A digital twin is a virtual simulator called to shape the future of ports, helping them prevent accidents, allowing them to anticipate situations and creating parallel scenarios that allow safer and more efficient decision-making. But how exactly does a digital twin work and where is it being used?
A digital twin is a virtual representation of a physical environment throughout its lifetime. Put more plainly, it is a kind of digital clone that increases efficiency, in this case of a port, by up to 10%.
The use of a digital twin helps turn big data on ports into usable information. This makes it easier to make decisions and minimises risk. For this reason, it is set to revolutionise port performance, offering operational efficiency, data management, and risk reduction.
Training at ports
Workers are trained through a digital twin at the Port of Montreal. This allows port staff to initially address day-to-day issues in a virtual environment. Thus, high-risk crises such as goods going on fire or toxic spills can be solved to cope with the disaster using virtual tools, without involving any actual danger.
Just like in a video game, the level off difficulty can be increased and more serious cases can be simulated as the worker moves up. The virtual twin allows the worst-case incidents a port worker can face in his or her working life to be dealt with. This will therefore be the best way to prepare for them.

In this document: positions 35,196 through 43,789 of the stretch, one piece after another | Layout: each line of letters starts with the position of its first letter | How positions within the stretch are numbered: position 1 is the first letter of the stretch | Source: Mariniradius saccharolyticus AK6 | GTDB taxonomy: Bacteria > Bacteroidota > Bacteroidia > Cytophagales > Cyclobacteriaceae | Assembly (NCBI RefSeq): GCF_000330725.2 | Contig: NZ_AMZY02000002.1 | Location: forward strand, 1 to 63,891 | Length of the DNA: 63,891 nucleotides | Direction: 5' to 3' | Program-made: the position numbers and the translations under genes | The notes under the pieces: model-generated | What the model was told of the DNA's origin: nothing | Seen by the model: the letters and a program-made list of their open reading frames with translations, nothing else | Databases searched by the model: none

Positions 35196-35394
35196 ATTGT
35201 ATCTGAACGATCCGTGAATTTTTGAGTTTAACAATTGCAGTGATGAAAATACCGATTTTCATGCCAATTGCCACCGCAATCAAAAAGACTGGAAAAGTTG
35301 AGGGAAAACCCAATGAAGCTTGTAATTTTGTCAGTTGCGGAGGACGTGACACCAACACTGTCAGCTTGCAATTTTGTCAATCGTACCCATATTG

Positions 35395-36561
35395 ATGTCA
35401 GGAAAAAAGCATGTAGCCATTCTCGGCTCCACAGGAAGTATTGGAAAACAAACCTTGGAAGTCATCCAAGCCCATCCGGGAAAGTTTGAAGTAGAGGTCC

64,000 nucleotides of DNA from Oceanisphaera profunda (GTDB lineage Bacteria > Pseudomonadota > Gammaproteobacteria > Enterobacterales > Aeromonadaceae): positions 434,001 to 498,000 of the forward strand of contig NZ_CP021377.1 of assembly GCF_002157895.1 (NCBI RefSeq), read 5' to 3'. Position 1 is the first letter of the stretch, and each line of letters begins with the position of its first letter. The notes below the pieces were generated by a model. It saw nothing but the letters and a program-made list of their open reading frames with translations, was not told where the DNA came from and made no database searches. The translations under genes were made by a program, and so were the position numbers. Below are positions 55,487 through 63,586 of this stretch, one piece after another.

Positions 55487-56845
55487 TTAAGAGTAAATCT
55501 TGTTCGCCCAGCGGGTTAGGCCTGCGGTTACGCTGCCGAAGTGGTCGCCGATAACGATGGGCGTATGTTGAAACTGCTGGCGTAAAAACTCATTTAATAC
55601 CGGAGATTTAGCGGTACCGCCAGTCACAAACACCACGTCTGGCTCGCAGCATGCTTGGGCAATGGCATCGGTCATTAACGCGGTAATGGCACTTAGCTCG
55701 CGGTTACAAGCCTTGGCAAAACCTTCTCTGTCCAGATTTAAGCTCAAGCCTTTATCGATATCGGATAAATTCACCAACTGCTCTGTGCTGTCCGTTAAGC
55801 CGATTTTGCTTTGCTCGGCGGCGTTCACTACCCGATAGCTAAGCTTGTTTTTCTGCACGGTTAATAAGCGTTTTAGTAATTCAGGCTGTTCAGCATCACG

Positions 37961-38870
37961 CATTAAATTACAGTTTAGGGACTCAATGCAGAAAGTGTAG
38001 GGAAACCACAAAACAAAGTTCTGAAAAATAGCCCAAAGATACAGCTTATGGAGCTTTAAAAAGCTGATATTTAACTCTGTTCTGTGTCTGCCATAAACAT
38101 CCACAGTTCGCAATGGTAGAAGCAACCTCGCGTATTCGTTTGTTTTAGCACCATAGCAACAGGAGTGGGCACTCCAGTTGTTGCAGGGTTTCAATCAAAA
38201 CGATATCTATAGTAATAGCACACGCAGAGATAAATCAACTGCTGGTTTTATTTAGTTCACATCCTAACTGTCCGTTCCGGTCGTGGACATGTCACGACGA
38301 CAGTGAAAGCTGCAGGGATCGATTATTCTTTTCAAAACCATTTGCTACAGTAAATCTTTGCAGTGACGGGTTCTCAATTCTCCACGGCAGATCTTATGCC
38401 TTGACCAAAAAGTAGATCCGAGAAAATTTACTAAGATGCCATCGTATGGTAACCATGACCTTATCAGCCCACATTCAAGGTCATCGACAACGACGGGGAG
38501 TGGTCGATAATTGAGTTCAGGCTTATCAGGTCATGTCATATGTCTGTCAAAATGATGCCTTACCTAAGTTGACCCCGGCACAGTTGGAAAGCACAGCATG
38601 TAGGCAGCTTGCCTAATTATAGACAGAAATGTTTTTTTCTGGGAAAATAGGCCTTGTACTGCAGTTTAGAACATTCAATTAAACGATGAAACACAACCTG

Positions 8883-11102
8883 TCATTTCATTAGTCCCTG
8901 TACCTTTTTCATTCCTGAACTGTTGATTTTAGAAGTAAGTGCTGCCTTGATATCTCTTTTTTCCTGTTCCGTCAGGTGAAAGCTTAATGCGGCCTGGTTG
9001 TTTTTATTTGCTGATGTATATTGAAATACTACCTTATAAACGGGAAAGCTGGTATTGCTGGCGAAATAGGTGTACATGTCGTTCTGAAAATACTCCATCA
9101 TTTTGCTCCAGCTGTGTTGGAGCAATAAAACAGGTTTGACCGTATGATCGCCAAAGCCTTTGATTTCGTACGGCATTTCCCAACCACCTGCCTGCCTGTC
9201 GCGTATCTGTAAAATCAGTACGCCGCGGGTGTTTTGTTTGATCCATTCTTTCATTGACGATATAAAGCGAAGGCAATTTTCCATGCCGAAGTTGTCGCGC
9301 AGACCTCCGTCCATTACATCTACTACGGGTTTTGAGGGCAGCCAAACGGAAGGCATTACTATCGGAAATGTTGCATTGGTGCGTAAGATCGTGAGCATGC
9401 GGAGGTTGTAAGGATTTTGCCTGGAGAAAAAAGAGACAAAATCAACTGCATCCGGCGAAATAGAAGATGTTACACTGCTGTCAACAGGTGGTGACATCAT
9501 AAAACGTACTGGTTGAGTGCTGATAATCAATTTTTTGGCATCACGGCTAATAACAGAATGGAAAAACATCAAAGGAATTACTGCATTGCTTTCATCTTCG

Digital twins at leading ports
However, virtual twins are not just for training purposes. They are helping ports make progress and more efficient decisions. Their development and applied technologies are actually adapted to the approach of each port. Below are some examples.
- Port of Antwerp: Its digital twin APICA, uses augmented reality on photography to see the status of port traffic. With an 8D perspective that combines 12 databases, it provides accurate information on the traffic of goods, geographic information systems, the tracking of drones, and surveillance cameras.
- Port of Rotterdam: Its digital twin, created with IBM, monitors boat movements, infrastructure, meteorology, geographic information, and water depth. It is based on a system that shares information through bilateral connections and an automated deep-water terminal, helping to reduce fuel consumption and allow for more cost-effective payloads.
- Port of Hamburg: 95% of its logistics processes are digitalised, a traffic control system viewable through its digital twin with augmented reality. It also has the 5G MoNarch project, which allows processes to be optimised, improving traffic light control, integrating 5G sensors in the vessels and implementing images of augmented reality and virtual reality in 360º.
- Port of Singapore: This leading digital innovation port is focused on developing its own digital for the Tuas terminal, which they hope will help them improve operational efficiency and manage natural disasters.